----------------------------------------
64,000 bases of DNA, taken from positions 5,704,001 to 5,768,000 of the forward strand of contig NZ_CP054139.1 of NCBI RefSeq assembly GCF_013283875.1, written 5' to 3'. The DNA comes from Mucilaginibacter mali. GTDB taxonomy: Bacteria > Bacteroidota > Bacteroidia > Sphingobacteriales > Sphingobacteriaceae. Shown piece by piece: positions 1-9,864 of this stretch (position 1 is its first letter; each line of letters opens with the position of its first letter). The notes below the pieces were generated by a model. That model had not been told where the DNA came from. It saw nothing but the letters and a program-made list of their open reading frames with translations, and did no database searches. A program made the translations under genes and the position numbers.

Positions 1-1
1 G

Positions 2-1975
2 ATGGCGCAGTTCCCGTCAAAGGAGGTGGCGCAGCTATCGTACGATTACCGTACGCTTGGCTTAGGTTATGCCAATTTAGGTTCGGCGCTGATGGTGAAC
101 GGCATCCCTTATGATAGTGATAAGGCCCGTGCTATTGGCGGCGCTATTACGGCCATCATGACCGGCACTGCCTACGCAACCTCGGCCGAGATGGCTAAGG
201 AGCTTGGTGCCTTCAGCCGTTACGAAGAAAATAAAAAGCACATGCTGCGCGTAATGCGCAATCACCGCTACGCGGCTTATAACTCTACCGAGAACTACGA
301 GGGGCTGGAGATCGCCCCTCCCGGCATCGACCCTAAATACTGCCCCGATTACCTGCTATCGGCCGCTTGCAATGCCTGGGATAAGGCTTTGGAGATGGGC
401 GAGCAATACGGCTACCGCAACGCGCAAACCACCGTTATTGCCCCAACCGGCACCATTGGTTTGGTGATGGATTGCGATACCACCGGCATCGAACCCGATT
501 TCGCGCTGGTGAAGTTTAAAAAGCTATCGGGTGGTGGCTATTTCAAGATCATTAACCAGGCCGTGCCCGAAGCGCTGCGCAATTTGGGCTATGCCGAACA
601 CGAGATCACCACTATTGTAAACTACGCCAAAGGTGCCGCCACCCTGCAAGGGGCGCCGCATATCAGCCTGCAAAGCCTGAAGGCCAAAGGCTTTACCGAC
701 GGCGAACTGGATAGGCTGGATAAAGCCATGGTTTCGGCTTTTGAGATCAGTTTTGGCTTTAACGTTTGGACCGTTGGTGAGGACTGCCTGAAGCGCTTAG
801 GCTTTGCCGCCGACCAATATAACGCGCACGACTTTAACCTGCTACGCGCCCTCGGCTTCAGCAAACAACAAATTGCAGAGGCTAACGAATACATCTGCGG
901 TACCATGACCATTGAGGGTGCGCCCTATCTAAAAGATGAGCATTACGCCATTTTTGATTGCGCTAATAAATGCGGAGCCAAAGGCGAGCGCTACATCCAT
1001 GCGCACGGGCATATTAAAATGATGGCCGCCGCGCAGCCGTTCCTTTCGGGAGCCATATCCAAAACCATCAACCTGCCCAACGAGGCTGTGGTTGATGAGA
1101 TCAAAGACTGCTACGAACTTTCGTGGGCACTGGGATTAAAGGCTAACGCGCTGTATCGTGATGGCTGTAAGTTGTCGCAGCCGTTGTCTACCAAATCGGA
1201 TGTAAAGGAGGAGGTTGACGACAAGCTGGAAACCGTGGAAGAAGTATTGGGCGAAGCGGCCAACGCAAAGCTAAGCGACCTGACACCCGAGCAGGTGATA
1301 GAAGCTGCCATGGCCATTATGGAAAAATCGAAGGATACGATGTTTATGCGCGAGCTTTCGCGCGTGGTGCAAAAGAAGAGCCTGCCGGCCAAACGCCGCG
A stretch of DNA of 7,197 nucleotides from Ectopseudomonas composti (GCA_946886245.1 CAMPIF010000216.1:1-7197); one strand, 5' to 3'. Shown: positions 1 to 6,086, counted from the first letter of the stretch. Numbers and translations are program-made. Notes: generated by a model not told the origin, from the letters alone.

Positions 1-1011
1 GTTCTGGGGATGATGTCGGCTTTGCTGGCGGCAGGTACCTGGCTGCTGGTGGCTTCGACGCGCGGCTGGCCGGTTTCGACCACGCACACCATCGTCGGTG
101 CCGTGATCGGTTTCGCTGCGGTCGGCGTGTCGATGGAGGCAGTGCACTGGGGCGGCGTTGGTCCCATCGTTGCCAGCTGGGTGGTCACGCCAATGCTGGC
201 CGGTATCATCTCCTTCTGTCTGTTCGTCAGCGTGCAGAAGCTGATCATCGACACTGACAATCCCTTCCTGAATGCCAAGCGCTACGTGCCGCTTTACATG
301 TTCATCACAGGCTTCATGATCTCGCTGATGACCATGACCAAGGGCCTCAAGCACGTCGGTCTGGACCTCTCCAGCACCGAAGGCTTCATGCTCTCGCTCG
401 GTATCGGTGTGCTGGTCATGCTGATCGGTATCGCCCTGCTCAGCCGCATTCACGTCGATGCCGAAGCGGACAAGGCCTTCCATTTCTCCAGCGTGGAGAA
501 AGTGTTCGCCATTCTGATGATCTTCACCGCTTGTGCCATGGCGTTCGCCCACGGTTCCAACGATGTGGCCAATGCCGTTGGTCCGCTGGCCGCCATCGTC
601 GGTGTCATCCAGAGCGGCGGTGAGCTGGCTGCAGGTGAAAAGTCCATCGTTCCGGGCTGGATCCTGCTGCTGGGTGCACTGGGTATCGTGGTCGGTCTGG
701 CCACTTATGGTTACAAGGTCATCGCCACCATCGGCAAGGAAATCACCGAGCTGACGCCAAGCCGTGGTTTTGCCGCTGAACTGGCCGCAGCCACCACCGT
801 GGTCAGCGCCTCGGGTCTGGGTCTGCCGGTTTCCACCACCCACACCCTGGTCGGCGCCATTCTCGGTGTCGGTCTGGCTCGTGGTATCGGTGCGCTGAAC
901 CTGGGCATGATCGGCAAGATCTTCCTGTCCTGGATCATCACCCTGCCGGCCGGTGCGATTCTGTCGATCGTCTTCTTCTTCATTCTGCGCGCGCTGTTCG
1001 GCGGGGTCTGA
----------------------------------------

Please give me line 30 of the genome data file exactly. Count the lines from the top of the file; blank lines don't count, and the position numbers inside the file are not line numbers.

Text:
901 CTGGGCATGATCGGCAAGATCTTCCTGTCCTGGATCATCACCCTGCCGGCCGGTGCGATTCTGTCGATCGTCTTCTTCTTCATTCTGCGCGCGCTGTTCG